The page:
By Julia Guerrein, Editor-in-Chief
On Saturday, VLS President and Dean, Thomas McHenry, announced that Vermont Law School will be holding classes virtually for the fall 2020 semester.
“This is not what we hoped for, but we made this decision to provide a consistent educational experience for all of our students and to be attentive to the safety and security of our community,” read McHenry’s email. “In making this decision, our guiding principle has been what is best for students…”
Two days prior, McHenry emailed to announce that VLS would be open on a “hybrid basis” in the fall, which would have included both virtual and in-person classes. That email described that half of the incoming 1L students would be online and half on-campus.
The change in decision came quickly, and McHenry cited many reasons in his later email. These include factors such as the safety of travel, the number of classes that were already going to be held virtually or at limited capacity, three weeks of classes that would have been virtual anyways, and the possibility of another COVID-19 outbreak.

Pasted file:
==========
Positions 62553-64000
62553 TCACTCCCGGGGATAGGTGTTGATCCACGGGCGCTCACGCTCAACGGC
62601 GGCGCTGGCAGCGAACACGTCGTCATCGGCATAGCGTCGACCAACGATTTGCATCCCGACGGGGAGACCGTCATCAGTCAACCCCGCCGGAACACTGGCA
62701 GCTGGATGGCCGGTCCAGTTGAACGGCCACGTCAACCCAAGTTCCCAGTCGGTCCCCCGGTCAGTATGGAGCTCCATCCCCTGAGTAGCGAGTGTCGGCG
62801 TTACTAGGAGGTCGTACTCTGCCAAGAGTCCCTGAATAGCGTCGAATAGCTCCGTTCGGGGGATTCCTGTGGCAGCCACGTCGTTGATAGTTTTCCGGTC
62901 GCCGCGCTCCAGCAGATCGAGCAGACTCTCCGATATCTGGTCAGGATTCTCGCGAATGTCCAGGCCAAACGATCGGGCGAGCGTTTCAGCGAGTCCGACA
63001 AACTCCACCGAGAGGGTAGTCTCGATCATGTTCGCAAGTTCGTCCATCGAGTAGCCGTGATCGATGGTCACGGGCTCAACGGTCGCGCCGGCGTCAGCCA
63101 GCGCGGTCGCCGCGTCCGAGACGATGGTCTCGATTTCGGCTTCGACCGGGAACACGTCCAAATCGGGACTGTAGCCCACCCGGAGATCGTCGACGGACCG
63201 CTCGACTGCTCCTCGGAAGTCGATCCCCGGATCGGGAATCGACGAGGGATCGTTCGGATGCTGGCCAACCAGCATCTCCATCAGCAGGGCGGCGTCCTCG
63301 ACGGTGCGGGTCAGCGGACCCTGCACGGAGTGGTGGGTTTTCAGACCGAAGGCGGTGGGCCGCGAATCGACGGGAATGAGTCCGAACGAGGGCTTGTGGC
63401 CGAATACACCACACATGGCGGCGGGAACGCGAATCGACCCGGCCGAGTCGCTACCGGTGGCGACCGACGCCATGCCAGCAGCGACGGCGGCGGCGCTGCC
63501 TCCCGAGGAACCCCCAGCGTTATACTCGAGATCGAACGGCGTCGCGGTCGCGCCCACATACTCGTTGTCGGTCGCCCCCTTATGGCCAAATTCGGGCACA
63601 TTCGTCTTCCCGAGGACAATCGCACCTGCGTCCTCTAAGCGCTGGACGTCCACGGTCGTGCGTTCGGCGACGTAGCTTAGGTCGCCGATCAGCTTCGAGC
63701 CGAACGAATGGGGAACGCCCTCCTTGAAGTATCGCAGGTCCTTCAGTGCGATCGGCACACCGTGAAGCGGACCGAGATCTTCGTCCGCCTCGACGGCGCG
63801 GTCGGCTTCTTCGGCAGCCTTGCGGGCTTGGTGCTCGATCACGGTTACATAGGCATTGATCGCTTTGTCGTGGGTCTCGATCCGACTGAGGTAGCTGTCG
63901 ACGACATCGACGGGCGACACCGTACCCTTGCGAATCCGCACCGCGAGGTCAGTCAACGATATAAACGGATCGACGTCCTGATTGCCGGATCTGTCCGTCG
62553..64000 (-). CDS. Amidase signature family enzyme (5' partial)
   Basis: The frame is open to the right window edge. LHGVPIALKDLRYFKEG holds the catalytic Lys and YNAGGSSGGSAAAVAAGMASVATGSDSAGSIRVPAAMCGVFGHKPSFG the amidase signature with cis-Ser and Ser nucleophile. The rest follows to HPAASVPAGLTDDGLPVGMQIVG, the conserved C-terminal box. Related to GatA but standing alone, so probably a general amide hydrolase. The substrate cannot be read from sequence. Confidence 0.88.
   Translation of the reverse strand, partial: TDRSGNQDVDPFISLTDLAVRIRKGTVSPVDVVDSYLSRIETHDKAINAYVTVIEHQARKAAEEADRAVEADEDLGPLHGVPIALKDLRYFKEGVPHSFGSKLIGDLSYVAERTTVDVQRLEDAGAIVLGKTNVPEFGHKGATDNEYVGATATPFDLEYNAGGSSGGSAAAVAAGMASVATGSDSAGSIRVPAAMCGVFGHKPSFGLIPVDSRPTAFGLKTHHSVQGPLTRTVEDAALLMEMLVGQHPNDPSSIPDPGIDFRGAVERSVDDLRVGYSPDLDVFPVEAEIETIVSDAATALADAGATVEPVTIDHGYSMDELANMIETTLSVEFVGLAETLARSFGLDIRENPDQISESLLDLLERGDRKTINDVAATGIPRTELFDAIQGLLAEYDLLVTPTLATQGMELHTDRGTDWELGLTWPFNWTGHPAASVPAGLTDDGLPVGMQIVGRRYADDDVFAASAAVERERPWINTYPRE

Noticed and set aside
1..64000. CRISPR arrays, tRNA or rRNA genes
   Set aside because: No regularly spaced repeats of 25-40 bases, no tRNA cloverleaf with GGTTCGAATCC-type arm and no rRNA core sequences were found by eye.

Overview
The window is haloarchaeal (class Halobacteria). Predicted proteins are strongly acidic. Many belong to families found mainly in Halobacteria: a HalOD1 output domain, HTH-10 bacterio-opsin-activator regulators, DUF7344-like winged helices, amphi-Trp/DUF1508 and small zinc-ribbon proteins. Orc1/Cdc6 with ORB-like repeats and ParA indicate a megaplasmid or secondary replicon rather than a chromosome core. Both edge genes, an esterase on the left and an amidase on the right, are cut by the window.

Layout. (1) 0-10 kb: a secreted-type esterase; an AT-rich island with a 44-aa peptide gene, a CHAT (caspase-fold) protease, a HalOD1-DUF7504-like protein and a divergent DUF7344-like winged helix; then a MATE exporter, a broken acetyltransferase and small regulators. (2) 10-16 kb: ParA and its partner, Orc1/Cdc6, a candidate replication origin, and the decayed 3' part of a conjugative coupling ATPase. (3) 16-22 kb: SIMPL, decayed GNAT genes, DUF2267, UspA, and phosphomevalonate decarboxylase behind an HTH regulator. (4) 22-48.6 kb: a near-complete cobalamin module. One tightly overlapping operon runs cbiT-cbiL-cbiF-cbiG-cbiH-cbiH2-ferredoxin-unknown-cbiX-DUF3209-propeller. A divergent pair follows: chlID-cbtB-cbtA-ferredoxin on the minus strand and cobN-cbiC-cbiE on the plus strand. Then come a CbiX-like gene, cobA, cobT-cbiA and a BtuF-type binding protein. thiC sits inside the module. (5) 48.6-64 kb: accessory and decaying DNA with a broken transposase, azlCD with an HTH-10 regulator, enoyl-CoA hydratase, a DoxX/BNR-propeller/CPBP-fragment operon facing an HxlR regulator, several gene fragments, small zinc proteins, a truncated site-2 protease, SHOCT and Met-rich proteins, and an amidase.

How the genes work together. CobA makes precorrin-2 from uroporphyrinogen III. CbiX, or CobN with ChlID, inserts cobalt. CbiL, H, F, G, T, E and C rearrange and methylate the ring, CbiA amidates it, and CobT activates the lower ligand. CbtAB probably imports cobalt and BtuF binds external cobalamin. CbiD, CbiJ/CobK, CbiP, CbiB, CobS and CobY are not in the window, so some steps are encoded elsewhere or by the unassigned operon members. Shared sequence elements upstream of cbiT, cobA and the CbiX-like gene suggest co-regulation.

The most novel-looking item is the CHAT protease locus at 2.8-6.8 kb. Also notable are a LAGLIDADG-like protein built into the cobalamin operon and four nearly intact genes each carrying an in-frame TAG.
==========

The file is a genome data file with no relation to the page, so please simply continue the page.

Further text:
“The most demanding challenge posed by the pandemic is uncertainty,” McHenry said in his email. “We hope this decision provides as much certainty as possible and helps with your fall planning.”
VLS plans to open campus facilities to students living in South Royalton when it is safe to do so. This may include the library, study areas, printing, campus Wi-Fi, and limited food options. If facilities do open, students will be required to wear masks and social distance.
Additionally, the email stated that VLS’s decision is consistent with American Bar Association (ABA) guidelines. Students will be able to take a Leave of Absence for the fall semester or a medical leave if they become sick. All classes will be graded, as opposed to the pass/fail system used for the spring semester.
The Forum will post updates as available.